What can a Crummey trust do for you?

ANSWER:  The term “Crummey trust” comes from the United States tax court decision Crummey v. Commissioner in which Clifford Crummey became known for the successful use of this technique to avoid paying gift taxes. The Crummey trust is especially desirable for grandparents or parents wanting to make monetary gifts to grandchildren and other donors making gifts to minors because it allows them to place the gifted funds in trust for the recipients rather than giving them the money outright, and without paying a gift tax as long as the gift falls under the annual exclusion limit. Since the gifts are made during the donor’s lifetime, they also are not subject to estate taxes, as they would be if the gifts were made on the donor’s death, such as in a Will.

The present annual tax exclusion is $14,000 per recipient, per donor. For example, a married couple with two married children and four grandchildren (two donors, each having eight beneficiaries) could give away $224,000 each year by using this exclusion to make gifts to Crummey trusts for their two adult children, their spouses, and the four grandchildren.  If a couple is making the gifts at year end, they could make a gift in December 2015 and another gift in January 2016 to double the amounts of the gifts. Couples with many children and grandchildren, nieces, nephews, etc. to whom they want to make gifts can make very substantial non-taxable gifts using this technique.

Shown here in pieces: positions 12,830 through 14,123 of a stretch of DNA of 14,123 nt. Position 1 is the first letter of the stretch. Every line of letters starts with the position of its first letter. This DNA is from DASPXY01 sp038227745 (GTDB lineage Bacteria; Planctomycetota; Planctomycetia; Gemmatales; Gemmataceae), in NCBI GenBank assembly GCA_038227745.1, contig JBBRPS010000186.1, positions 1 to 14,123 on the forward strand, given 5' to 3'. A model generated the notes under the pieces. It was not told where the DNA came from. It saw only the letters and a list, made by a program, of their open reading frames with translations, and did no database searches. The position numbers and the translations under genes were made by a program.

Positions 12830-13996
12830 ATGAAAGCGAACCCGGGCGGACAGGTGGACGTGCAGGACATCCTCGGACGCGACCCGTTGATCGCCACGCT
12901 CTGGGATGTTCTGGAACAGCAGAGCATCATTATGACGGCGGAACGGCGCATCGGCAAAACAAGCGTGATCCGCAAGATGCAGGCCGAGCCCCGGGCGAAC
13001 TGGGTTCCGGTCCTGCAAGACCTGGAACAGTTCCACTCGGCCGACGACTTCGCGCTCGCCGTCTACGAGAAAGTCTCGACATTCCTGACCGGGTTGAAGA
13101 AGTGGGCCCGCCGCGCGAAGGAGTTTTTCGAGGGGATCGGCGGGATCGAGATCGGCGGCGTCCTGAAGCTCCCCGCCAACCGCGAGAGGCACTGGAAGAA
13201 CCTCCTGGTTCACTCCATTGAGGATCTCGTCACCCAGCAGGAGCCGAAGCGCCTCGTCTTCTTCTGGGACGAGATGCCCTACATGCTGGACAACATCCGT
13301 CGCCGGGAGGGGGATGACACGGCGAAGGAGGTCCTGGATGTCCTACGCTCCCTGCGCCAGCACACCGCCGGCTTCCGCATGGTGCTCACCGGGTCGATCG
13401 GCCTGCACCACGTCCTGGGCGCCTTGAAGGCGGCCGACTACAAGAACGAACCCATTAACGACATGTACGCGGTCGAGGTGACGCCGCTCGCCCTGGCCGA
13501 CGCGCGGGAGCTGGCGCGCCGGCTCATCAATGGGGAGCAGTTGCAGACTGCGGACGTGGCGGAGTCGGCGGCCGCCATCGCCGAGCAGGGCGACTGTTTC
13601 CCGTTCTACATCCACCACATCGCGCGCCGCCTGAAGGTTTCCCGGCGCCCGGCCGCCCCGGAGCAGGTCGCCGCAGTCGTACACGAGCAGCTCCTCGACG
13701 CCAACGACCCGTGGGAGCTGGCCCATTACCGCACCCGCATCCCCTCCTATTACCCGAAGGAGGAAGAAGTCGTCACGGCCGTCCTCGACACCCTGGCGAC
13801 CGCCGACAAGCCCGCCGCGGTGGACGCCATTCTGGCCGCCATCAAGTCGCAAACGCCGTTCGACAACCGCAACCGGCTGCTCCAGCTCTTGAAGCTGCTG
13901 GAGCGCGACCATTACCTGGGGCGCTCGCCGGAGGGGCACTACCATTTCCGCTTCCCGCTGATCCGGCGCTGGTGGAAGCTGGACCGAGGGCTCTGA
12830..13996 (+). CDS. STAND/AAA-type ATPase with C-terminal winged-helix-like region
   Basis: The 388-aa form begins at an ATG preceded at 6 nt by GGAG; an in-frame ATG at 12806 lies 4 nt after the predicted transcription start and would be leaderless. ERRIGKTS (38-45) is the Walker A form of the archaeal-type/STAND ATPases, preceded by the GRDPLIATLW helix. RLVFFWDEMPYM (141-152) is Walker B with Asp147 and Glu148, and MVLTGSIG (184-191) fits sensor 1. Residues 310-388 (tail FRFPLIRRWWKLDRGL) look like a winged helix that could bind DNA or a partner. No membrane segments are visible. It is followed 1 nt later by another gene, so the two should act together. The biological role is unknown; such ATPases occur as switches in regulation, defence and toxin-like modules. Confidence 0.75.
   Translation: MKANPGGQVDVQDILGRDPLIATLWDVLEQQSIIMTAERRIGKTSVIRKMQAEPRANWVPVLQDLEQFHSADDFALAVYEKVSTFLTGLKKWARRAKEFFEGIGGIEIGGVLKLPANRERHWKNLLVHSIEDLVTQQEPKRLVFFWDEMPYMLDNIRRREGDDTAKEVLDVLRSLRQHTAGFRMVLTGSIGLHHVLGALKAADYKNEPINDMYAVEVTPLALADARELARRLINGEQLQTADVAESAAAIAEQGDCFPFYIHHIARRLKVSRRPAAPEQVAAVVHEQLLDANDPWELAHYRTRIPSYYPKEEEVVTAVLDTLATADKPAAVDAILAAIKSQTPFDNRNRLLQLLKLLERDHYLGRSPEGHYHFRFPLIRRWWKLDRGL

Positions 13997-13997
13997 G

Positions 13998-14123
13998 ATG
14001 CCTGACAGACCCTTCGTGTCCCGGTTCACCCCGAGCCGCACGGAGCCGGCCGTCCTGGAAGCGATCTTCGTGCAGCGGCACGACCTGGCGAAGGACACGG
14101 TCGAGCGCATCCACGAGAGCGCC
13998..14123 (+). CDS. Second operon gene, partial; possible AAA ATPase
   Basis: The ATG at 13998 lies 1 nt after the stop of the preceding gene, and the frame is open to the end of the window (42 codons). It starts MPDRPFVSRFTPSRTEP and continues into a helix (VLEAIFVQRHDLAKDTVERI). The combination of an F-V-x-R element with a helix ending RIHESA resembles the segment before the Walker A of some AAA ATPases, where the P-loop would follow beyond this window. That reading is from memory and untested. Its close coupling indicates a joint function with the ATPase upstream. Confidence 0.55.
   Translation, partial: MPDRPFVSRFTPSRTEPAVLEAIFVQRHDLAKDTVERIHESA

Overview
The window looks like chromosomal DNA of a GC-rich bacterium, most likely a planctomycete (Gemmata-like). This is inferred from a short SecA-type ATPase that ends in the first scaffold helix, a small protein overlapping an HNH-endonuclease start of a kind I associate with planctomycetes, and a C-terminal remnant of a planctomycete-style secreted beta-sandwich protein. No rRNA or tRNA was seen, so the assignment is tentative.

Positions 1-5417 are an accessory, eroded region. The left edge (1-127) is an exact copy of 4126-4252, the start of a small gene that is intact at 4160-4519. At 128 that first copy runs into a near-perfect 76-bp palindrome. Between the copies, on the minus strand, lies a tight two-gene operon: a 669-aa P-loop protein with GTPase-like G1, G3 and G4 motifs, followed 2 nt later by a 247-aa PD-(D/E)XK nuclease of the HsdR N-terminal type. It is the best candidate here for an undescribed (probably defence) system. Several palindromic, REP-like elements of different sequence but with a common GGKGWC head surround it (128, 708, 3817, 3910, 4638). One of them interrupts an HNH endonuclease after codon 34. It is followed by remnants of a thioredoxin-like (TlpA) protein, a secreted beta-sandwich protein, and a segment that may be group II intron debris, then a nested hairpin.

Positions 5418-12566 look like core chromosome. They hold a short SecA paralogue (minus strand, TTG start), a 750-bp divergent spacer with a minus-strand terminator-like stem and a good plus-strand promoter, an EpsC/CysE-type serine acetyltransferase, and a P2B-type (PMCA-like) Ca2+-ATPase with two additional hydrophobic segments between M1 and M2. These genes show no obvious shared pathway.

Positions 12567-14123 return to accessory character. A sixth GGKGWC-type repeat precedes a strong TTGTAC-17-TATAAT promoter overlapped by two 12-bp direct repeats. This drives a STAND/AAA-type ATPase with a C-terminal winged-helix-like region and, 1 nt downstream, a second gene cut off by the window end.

As is typical with many provisions in the Internal Revenue Code, this comes with a catch. In theory, each recipient must have a “present interest” in the trust, meaning they have the right to withdraw the funds from the trust. Most practitioners take the position that the funds must be available for withdrawal for a period of 30 to 60 days after the gift has been made, after which the funds become subject to the terms of the trust, which usually specify at what age the recipient is allowed access to the funds. However, most recipients do not withdraw the funds from the trust during the initial 30 to 60-day period because they understand that the donor’s intention was for the money to remain in trust until they have attained a certain age.

As with many estate planning techniques, one size does not fit all. This technique is especially beneficial for people with large estates and a large group of potential beneficiaries. Unfortunately, it is not particularly helpful for people with more modest estates.